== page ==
The owner of a resort on the southwest end of Canim Lake, near 100 Mile House in B.C.'s central Interior, says community members are concerned for their safety because they say updates from the B.C. Wildfire Service have been too few and far between.
"Our resort is actually situated right on the mountain under the fire. So we've been watching it come down ... and our main concern at this point ... is the lack of communication coming at us," Leanne Sallenback told CBC News.
According to the B.C. Wildfire Service dashboard, there are currently more than 200 active fires in the province and almost 70 new fires were sparked in the last two days. More than a dozen are being closely monitored as they could potentially pose a threat to public safety. They are called wildfires of note and their status is updated on the Wildfire Service's website about twice a day.
Sallenback said the lack of information on the Canim Lake fire has meant residents are monitoring the fire themselves.
"We need the information flowing," she said. "We need to know what is going on because there's so many sleepless nights and people can't just go out in their boat every other hour to look at what's going on."
She said she was concerned for the safety of her guests and asked them to leave about a week ago. An evacuation alert is in place in the area and residents need to be prepared to leave immediately.
On Saturday afternoon, homes on the southern shore of Canim Lake were also put on evacuation alert.
"We had sold out for the summer ... and I'm now on day five with nobody here and I don't know when I can invite them back. There's not really key messages given to local businesses."
Cariboo-Chilcotin MLA Lorne Doerkson said by the time residents get updates through the agency's website, the information is outdated.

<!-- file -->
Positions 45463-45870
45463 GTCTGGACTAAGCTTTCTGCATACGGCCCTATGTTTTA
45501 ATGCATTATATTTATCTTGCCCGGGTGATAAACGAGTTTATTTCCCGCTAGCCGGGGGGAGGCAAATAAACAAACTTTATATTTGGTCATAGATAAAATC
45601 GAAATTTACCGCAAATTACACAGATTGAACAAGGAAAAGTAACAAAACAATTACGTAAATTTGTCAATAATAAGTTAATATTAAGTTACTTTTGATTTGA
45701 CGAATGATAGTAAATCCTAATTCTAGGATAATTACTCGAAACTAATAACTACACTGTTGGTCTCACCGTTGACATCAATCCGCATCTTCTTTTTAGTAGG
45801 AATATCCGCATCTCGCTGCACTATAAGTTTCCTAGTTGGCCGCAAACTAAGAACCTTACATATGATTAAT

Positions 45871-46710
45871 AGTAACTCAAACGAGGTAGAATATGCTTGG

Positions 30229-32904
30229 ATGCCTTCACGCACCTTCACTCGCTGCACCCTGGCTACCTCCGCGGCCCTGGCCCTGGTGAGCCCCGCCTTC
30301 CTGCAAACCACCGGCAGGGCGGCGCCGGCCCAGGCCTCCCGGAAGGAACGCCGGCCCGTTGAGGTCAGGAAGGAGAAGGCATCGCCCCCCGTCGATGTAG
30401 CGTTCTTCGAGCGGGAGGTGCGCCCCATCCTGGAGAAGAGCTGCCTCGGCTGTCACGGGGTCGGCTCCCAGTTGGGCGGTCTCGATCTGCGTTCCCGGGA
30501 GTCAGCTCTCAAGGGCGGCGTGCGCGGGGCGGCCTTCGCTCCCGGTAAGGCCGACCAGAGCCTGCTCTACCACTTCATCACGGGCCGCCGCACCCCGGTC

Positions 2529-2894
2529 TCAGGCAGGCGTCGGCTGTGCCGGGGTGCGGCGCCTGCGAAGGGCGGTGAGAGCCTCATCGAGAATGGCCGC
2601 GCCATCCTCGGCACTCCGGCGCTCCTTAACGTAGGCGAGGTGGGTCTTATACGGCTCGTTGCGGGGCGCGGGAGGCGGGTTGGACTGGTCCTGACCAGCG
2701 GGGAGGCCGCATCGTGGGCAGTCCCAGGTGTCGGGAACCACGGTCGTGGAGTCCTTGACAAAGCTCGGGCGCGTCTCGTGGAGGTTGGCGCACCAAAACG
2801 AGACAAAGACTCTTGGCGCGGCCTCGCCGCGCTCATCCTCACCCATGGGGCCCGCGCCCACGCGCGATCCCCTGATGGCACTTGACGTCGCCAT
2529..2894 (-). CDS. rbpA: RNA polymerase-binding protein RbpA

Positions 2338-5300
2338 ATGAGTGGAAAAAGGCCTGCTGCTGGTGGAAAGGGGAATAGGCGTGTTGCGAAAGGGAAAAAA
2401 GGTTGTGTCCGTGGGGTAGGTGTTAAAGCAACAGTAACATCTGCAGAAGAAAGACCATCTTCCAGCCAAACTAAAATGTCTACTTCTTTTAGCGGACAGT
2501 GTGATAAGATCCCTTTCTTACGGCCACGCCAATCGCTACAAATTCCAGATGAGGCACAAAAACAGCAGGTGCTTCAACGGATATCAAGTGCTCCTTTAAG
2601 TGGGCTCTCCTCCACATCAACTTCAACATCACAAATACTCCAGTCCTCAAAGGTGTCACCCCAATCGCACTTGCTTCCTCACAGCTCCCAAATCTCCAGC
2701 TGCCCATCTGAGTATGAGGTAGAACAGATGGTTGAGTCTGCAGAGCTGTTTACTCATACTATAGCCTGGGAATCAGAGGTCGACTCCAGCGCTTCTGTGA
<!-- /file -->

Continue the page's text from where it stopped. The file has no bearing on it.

"Those websites are generally updated twice a day at the moment and that's definitely an issue," said Doerkson. "Information is everything to these people, particularly when you're looking at a fire over the back window."
He said he understands the challenges facing the B.C. Wildfire Service, but says communication needs to be stepped up.
"Right now, residents there could be seeing that fire marching down again," he said, "and I get it on both sides, but it's very scary to watch with no information and I think we could do a better job of that.
More resources sent
As of Saturday, the Canim Lake fire is out of control and estimated at 1,250 hectares in size. According to the B.C. Wildfire Service, the majority of the growth has been to the southeast, away from the communities near the lake.
"The area is still under alert," the spokesperson Erin Bull, "There is still some growth in the northwest direction or down toward the lake and toward the properties, however it's much slower and the fire behaviour we're seeing is certainly less challenging in that direction."
She said the fire is located at the top of a steep hillside which is posing a challenge for fire crews trying to bring in heavy equipment, but more resources have been sent to the area.
"The terrain in that area is very difficult and there's not a ton of access," she said, "but firefighters ... have begun to put in a fire guard in the northeast flank, so that's between the fire and the community."
She said a meeting with community members and the agency was held on Friday evening to update residents on the status of the fire and the challenges crews are experiencing.
Anyone placed under an evacuation order must leave the area immediately.
Evacuation centres have been set up throughout the province to assist anyone evacuating from a community under threat from a wildfire. To find the centre closest to you, visit the Emergency Management BC website.
Evacuees are encouraged to register with Emergency Support Services online, whether or not they access services at an evacuation centre.
Emergency Management BC is requesting that those who know of a person who may have been in Lytton on June 30, 2021 and who cannot be accounted for, call or attend any RCMP Detachment to report that person missing.